In addition to certification, DoD 8570 also requires that individuals receive Continuing Education (CE) in order to maintain their certification.
CE activities may include attending training courses, participating in conferences or workshops, or completing online training modules. The specific CE requirements depend on the certification and job role.
Information Assurance Technical (IAT):
- CompTIA A+
- CompTIA Network+
- CompTIA Security+
- Cisco Certified Network Associate (CCNA) Security
- Microsoft Technology Associate (MTA) Security Fundamentals
- GIAC Security Essentials Certification (GSEC)
- Certified Ethical Hacker (CEH)
- Certified Information Systems Security Professional (CISSP) – IAT level 3
Information Assurance Management (IAM):
- CompTIA Security+
- Certified Information Security Manager (CISM)
- Certified Information Systems Security Professional (CISSP)
- GIAC Security Leadership Certification (GSLC)
Information Assurance System Architecture and Engineering (IASAE):
- CompTIA Security+
- CISSP – IASAE Level 2
- GIAC Security Leadership Certification (GSLC)
It’s important to note that the specific certifications required for each job role may vary depending on factors such as the individual’s level of experience, the organization’s specific needs, and the scope of the job role.
Additionally, the DoD 8570.01-M is updated periodically to reflect changes in technology and job roles, so it’s important to check for updates and changes to the approved certification list.
On that note, read on for news about a recent update.
What To Know About The New DoD Manual 8140
In February 2023, the Department of Defense Chief Information Officer Honorable John Sherman issued DoD Manual (DoDM) 8140.03 Cyberspace Workforce Qualification & Management Program, the third issuance of the DoD 8140 policy series.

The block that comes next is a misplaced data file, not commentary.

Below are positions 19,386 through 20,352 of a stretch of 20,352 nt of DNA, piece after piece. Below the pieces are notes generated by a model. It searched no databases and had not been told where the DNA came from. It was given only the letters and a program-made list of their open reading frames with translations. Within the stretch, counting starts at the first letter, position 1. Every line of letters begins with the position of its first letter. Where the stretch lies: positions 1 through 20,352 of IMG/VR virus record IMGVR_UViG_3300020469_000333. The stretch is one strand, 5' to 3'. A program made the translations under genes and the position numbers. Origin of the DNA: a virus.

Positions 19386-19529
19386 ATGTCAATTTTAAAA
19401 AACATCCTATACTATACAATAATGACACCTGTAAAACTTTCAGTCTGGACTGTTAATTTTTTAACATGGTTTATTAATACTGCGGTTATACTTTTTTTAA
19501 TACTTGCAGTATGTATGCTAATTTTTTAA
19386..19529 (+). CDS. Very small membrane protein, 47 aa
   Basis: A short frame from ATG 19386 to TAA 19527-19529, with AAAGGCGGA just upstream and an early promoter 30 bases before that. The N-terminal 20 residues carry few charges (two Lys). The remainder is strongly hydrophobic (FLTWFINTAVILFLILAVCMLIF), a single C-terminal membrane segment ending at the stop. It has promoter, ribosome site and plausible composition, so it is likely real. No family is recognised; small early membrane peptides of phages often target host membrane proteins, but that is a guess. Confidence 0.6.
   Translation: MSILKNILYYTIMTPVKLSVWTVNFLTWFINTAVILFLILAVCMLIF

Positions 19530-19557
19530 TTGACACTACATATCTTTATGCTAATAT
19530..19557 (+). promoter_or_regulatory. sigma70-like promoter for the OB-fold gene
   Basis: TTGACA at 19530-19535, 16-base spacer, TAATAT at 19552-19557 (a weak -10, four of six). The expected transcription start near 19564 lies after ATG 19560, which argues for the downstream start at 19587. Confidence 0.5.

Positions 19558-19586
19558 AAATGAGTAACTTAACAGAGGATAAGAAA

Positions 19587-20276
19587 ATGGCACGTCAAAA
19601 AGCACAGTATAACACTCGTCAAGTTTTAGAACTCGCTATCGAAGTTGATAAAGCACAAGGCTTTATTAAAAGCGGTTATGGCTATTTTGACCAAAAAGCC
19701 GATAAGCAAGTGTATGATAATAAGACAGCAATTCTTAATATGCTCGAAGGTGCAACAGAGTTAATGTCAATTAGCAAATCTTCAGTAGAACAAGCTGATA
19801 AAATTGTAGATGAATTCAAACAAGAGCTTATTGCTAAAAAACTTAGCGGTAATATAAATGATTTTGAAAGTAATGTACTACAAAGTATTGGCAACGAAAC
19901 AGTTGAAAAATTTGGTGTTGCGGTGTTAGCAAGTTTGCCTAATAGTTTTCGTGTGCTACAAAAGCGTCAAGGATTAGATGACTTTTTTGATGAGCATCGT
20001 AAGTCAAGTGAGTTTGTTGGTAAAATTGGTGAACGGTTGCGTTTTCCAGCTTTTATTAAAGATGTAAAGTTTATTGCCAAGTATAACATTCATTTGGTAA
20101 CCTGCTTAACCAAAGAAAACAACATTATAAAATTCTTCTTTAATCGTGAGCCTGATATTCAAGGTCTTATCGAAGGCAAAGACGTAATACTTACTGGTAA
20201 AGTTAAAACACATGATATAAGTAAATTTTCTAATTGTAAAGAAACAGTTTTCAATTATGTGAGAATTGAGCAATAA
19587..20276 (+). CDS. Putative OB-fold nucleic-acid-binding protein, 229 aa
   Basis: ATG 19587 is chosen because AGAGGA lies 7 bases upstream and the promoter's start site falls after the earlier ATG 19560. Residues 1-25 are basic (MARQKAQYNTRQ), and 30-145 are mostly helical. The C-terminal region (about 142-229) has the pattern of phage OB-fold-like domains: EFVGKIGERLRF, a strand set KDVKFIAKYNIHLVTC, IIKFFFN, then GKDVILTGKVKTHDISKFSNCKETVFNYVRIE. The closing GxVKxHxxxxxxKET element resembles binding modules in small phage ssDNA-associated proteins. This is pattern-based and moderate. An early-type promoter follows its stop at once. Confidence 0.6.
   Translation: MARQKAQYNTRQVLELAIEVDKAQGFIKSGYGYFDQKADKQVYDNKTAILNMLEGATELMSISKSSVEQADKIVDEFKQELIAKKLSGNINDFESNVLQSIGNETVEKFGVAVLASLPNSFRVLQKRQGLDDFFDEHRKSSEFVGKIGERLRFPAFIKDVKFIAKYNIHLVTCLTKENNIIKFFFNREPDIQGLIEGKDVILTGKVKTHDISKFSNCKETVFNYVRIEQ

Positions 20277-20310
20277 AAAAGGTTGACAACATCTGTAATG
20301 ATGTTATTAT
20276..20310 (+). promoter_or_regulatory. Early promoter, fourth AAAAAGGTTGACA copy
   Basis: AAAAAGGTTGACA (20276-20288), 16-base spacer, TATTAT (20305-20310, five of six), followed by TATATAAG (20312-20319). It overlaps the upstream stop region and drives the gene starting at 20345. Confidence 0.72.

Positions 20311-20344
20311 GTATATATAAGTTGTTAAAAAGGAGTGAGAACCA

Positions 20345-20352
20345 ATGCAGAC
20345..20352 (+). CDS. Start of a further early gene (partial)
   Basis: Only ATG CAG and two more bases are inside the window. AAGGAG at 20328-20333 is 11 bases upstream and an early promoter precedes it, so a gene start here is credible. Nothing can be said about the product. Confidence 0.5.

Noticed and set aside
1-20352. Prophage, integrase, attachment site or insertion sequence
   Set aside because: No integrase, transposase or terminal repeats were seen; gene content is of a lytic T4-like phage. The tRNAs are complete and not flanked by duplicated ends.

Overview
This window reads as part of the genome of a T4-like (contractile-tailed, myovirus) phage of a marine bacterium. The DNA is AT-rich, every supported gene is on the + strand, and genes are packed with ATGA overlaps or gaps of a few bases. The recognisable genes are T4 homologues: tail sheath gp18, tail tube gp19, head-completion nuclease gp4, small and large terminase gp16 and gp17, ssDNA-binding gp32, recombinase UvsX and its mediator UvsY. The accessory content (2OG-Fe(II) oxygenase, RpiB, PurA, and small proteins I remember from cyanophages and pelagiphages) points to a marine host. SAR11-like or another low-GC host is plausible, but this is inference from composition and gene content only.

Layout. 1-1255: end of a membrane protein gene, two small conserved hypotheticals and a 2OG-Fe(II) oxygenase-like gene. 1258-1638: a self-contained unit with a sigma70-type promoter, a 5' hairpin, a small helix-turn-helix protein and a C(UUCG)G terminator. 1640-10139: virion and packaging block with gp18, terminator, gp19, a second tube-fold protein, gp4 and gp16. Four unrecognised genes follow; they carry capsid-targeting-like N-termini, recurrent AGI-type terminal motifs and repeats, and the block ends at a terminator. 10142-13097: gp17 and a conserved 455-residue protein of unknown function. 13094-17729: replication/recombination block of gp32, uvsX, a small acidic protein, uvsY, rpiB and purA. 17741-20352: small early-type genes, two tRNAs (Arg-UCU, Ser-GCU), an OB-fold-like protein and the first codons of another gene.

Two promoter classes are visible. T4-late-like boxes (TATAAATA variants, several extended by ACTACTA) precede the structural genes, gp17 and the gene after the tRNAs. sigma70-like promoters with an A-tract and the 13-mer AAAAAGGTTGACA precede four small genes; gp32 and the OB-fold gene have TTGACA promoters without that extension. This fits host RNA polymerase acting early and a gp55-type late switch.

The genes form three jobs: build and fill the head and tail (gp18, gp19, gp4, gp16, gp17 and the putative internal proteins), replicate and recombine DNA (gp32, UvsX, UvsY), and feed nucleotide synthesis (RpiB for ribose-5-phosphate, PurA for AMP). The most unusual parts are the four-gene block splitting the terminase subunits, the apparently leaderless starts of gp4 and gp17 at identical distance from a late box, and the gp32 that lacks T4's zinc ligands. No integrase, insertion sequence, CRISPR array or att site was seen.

If you are looking to potentially obtain a DoD 8570 certification, this is of particular interest because this DoD Manual 8140 replaces the DoD 8750 Manual.
The ASEC Positions That Require DoD 8570 Compliance
So, just how important is DoD 8750 compliance for careers at ASEC?
The majority of ASEC’s Information Technology positions, corporate and direct government customer support positions require some level of 8570 compliance.
As an ASEC employee, you’ll work closely with the US Department of Defense to ensure the security of sensitive information and networks, using your expertise and certifications to stay ahead of cyber threats.
If you’re looking to work in a cybersecurity role that requires DoD 8570.01-M compliance, ASEC could be the right fit for you. For more on careers at ASEC, you can find our open positions here.
Why ASEC Might Be The Right Work Environment For You
Looking for a new job is often just about the job: we want to know what the job’s pay will be, what the job’s responsibilities are, and where the job will be located. These are the high-level details available on any job post.
Those are important details, of course, but anyone who’s ever worked in an office and with a team knows there’s more to a job than just what’s written on the post.
Even with companies that describe what it’s like to work with them, candidates know it takes a bit more effort to learn about a company’s working environment. These are details that can come out in the research we do about a company and the interview process, or we might not find out about them until a few weeks (or months!) into the job itself.
Finding out about the working environment at the company you’re applying to shouldn’t take months. With the right preparation, you should be able to get enough information to make a smart decision much sooner.
As ASEC is an employee-owned company, we take a special interest in making sure that the people we hire – our future employees and co-workers – are a good fit for us, and that they feel they fit well, too.
Part of making that process successful is knowing what you’re looking for in a workplace. To help with that, we’re sharing a few questions you can ask yourself to ensure a good workplace fit for your new job, as well as insights into what working at ASEC is like.
7 Questions To Ask Yourself When Looking For A New Work Environment
When we’re looking for a new job, the filters we set up can be fairly straightforward. How much do I want to make? Where do I want to work? What title am I looking for? Job portals can then lead us toward the openings we’re looking for.